Vocalist.org archive

From:  "Lloyd W. Hanson" <lloyd.hanson@n...>
"Lloyd W. Hanson" <lloyd.hanson@n...>
Date:  Thu Dec 7, 2000  5:33 pm
Subject:  Re: [vocalist-temporary] tongue problems

Dear Jeffifer and Vocalisters:

One of the difficulties that I find many students have with the /i/
vowel is that they, in effect, tend to close the throat behind the

Because the tongue is brought forward into the upper part of the
mouth such that its sides touch the back molars, there is less of the
tongue muscle in the pharyngeal space. The x-ray views of this vowel
show a small space between the tongue and the roof of the mouth in
the area between the back molars and the upper front teeth, and a
much larger space behind the tongue in the pharynx. The contrasting
sizes of these two resonating spaces create two overtone emphasis
which are the formants for the /i/ vowel; one high and one low.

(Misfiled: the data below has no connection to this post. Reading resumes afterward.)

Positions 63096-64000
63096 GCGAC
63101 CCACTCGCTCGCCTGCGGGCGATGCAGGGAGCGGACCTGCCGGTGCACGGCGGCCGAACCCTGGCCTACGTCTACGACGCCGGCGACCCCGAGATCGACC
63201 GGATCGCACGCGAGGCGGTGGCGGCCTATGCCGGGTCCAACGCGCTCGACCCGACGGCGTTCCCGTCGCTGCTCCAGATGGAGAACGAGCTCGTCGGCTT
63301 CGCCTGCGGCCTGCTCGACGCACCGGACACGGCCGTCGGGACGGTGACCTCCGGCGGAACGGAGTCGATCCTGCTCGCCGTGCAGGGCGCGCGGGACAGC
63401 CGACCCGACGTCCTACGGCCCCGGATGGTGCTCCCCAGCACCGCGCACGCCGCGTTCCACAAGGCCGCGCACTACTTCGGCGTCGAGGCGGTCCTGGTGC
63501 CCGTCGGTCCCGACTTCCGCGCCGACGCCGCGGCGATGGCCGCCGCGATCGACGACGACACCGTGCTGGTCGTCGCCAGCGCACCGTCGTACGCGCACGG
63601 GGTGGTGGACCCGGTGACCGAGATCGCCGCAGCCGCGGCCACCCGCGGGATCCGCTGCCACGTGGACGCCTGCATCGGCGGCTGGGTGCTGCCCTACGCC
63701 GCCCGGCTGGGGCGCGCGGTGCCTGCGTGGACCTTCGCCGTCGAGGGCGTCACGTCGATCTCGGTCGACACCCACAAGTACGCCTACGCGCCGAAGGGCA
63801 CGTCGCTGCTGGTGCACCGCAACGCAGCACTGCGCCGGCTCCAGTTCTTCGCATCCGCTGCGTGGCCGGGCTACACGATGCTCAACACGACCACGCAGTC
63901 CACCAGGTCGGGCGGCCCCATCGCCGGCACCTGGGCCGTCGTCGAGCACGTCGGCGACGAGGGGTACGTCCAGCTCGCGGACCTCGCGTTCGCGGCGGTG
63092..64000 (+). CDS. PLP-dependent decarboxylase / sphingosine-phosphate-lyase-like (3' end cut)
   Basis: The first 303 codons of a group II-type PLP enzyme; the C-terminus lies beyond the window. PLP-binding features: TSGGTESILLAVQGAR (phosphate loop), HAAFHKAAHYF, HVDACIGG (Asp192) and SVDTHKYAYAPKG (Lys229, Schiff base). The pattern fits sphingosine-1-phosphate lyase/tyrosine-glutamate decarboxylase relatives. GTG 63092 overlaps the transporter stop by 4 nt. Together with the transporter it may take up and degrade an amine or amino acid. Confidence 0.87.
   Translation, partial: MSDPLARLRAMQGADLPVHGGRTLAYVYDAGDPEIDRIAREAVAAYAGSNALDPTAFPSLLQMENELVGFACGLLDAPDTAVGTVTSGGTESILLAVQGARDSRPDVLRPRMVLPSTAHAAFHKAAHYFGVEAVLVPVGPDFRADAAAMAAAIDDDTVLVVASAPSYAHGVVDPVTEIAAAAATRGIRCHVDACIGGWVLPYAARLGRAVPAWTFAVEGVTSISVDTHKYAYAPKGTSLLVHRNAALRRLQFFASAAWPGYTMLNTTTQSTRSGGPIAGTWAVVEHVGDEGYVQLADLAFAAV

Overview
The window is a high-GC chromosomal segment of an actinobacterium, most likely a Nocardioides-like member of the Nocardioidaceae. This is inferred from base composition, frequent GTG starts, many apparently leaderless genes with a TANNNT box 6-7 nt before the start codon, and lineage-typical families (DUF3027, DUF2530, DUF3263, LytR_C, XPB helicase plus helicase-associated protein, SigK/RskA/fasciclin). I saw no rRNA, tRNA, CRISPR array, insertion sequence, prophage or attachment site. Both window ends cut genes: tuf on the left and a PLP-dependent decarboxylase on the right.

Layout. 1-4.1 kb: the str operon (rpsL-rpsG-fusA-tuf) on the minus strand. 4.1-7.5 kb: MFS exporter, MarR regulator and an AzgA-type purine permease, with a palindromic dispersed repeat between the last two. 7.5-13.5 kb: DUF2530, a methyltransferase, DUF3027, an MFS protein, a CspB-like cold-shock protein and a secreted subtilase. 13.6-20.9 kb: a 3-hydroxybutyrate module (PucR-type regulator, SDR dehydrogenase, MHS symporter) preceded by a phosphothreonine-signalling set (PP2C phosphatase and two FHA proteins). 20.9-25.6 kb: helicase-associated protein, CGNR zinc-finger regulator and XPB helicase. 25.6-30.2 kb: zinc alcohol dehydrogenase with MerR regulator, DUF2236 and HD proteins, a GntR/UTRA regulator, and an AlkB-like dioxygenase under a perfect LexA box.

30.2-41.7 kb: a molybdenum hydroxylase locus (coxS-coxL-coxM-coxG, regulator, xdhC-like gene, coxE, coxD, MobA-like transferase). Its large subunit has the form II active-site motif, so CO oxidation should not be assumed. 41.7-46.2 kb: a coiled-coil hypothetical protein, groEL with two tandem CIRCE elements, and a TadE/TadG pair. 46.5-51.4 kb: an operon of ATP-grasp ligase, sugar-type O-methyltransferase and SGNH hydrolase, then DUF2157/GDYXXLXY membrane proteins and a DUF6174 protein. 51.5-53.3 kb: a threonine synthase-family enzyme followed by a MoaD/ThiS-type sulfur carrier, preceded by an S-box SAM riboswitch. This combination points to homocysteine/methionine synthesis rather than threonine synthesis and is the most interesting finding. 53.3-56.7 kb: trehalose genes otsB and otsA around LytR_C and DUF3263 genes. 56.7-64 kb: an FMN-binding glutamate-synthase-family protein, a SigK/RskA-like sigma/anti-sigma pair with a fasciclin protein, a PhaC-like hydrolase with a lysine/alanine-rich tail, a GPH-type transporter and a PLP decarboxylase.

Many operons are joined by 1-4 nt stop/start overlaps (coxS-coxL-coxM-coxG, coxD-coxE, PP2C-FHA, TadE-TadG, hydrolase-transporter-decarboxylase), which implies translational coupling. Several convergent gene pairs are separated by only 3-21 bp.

However, many students allow the pharynx to collapse a bit behind the
tongue when singing the /i/ vowel. This reduces the resonating space
behind the tongue which in turn raises the pitch of the first formant
and the vowel tends to sound overly bright and thin. If the student
is encouraged to keep a feeling of space behind the tongue during the
/i/ vowel the more desireable frequency of the first formant will be
maintained and the /i/ vowel will have its true potential of being a
vowel rich in both bright and dark colors.

In this sense, the sung /i/ vowel is different from the spoken /i/
vowel because the spoken /i/ vowel has little or no concern with the
final color of the tone.

Lloyd W. Hanson, DMA
Professor of Voice, Pedagogy
School of Performing Arts
Northern Arizona University
Flagstaff, AZ 86011